Rogue Legacy is an indie platform game with roguelike elements developed by Cellar Door Games. The game was recently released for the PlayStation 4, PlayStation 3 and PlayStation Vita. GamingBolt caught up with Kenny Lee, co-founder of Cellar Door Games to know all about the PlayStation version.
Rashid Sayed: For those who are unaware, can you tell us a bit about yourself and your studio?
Kenny Lee: We’re two brothers that started a game development studio in 2009. We’ve dabbled in a bunch of things, but for the most part we worked on Flash games. We did that for a little while until we saved enough money and gathered enough experience to work on something larger, which ended up being the PC game, Rogue Legacy.
Rashid Sayed: What was the inspiration behind bringing a year old game to the PlayStation platforms?
Kenny Lee: Well, when we first started development of the PlayStation versions the game hadn’t been quite that old. The porting work took a little longer than expected, and we ran into a number of bumps along the way. The initial inspiration was just this idea that it would be really cool to see Rogue Legacy running on a console. Sony thought so too, and was very pro-active in getting it on their platforms.
Rashid Sayed: Rogue Legacy was first announced for the PlayStation platforms back in April 2013. Was there a specific reason behind the delay especially since the PC version was available since June 2013?
Kenny Lee: I don’t think we made any confirmed statements that it was coming out for PlayStation that early. If there was, it might have been misconstrued or we stated ourselves incorrectly. The actual official announcement was made by Sony during Gamescom 2013, which was in August. Even then though, we hadn’t even started work on the PlayStation versions.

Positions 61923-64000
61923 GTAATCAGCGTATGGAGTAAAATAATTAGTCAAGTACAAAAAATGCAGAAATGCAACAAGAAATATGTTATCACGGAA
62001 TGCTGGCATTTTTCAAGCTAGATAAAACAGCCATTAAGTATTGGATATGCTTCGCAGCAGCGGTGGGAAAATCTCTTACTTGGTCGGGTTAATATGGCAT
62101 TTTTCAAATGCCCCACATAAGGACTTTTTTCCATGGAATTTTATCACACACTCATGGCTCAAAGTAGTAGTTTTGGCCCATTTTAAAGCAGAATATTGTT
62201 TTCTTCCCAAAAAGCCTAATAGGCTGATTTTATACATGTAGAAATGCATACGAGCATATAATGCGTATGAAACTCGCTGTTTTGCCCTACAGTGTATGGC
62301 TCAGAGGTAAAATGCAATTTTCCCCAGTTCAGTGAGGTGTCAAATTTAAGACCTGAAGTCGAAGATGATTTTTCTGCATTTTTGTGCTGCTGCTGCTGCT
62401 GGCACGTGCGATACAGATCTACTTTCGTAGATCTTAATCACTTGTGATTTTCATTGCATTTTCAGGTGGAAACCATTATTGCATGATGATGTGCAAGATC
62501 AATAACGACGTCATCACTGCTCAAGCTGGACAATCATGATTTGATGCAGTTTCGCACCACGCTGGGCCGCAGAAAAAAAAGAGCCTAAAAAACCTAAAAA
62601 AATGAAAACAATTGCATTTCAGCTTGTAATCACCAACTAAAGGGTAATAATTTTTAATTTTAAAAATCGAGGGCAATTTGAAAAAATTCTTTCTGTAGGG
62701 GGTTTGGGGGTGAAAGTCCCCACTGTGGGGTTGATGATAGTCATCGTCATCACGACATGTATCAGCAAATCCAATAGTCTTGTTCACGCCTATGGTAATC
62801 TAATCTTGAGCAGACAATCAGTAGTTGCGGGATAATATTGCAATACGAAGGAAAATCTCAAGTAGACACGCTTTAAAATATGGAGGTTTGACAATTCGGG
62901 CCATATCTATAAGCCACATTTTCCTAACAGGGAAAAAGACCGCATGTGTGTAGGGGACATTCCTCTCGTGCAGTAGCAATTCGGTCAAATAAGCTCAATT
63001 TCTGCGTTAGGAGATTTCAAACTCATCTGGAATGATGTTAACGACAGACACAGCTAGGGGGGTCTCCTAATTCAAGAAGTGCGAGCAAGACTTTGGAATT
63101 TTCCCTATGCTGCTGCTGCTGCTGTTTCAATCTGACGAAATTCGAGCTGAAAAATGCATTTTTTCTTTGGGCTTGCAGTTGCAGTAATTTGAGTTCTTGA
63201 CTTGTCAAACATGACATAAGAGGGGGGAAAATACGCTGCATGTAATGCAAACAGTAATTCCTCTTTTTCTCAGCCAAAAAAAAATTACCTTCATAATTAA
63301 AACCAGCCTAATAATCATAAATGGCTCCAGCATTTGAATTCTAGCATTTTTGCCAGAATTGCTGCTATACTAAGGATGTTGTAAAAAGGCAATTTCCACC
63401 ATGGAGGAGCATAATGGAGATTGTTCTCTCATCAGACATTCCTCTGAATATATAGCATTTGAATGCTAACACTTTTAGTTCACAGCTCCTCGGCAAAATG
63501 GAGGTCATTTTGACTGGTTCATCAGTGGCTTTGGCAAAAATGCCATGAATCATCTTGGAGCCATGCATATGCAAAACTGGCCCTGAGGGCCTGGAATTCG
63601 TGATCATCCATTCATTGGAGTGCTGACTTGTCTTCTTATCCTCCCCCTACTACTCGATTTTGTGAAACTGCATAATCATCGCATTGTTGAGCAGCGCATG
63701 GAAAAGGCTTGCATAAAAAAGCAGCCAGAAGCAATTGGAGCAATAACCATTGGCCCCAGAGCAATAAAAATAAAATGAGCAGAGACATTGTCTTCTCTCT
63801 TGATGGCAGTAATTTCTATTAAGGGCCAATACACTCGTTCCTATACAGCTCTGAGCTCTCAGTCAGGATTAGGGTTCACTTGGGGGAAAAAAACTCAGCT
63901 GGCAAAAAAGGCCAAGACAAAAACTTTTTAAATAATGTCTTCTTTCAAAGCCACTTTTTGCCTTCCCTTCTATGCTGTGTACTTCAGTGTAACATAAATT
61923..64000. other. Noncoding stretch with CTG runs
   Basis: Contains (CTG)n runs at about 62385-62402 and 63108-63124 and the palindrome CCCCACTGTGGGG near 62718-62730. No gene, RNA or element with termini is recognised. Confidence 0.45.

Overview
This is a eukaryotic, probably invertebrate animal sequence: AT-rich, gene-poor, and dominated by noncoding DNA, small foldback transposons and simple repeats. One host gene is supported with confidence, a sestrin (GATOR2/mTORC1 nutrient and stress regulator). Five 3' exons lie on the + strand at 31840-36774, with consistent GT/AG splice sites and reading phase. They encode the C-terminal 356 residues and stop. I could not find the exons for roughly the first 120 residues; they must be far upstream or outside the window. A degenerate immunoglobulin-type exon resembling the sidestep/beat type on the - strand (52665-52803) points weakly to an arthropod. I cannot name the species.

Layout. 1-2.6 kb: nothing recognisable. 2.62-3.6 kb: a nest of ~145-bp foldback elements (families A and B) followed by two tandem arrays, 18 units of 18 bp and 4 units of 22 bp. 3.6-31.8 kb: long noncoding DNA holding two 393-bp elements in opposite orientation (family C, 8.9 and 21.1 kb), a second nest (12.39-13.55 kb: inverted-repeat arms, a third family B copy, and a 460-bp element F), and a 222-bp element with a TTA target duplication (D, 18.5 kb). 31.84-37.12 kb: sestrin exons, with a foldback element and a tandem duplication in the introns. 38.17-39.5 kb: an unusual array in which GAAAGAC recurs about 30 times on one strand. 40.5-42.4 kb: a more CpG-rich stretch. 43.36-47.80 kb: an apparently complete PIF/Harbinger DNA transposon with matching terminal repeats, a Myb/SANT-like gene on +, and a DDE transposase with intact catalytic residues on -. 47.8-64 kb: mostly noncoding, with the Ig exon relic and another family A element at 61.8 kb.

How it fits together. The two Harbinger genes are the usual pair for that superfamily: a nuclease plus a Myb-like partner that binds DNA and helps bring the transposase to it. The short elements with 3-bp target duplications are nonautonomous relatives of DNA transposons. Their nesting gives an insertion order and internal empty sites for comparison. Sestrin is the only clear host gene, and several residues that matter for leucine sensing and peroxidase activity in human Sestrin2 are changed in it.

Rashid Sayed: Are you shooting for any exclusive content for the PlayStation platforms?
Kenny Lee: We decided early on not to add too much additional content for other platforms. We felt it might alienate those who supported us when the game first came out, because then they’d have to shell out more money to get the ‘definitive’ version. The PlayStation versions do have all the content, including the free DLC, along with some unique trophies (like an awesome platinum) and a small number of additional traits. It also takes advantage of things specific to Sony platforms, like the light bar for the PS4 controllers.
Rashid Sayed: Is it safe to assume that Rogue Legacy will be running at 1080p and 60fps on the PlayStation 4?
Kenny Lee: That is a safe assumption to make, yes.
Rashid Sayed: The PlayStation 4 comes packed in with several features like Share Button but what is it about the PS4’s architecture that you liked and did not liked about?
Kenny Lee: Honestly, for a game like Rogue Legacy it’s hard to find things not to like about the hardware. It’s not like it’s pushing any hardware boundaries, and all the features that the PS4 has adds to the experience in positive ways. For us, sharing videos was a very big one. When RL released on PC last year, videos of it lit up on Twitch and YouTube, which is something we weren’t expecting at all. So it was really awesome to know that that sort of feature, which was impossible on last-gen systems, is now available for the current consoles. It was terrific timing for us.